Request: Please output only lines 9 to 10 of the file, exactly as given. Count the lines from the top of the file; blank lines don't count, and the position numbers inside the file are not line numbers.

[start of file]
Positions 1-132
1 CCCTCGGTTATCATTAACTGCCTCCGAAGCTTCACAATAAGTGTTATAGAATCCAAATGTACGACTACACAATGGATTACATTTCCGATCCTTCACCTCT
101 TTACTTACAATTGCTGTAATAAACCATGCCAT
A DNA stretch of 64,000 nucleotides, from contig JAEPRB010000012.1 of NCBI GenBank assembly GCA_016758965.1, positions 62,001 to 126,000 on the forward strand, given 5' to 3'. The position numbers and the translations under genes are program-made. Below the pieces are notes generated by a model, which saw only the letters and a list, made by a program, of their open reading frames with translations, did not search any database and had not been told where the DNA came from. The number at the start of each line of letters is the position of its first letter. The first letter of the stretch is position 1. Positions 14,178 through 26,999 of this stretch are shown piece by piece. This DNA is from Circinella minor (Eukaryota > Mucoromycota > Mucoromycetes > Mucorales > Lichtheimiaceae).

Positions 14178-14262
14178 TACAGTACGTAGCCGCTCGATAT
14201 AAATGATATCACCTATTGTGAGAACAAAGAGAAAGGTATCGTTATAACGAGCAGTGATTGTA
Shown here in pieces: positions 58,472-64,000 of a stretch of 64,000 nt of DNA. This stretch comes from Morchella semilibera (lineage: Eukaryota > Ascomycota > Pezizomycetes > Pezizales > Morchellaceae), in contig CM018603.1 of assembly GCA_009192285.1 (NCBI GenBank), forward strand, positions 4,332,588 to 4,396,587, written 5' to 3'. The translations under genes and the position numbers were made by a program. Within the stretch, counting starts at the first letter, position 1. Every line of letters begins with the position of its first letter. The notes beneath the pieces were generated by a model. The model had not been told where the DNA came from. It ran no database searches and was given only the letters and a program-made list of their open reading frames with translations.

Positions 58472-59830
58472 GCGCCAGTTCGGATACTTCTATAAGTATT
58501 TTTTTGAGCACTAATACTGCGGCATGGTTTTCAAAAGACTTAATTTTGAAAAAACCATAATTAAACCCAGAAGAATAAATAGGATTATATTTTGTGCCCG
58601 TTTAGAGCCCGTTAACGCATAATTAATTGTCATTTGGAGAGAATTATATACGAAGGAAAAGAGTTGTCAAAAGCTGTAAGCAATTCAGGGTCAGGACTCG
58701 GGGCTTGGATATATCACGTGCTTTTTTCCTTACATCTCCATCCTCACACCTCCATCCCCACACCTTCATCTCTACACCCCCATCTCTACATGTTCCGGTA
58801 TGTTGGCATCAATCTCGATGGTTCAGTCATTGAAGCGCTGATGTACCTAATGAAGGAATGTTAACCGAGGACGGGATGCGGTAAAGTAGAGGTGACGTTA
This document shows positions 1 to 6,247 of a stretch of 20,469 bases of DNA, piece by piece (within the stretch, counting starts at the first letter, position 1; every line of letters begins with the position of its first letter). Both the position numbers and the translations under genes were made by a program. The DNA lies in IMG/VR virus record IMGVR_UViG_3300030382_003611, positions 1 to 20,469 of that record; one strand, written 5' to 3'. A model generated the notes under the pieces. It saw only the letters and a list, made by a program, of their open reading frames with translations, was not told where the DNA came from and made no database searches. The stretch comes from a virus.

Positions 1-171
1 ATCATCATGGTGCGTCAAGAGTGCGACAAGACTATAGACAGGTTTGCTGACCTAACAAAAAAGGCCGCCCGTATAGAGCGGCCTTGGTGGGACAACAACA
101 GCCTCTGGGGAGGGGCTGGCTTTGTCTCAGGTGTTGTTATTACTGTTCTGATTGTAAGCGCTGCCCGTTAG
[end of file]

Positions 58472-59830
58472 GCGCCAGTTCGGATACTTCTATAAGTATT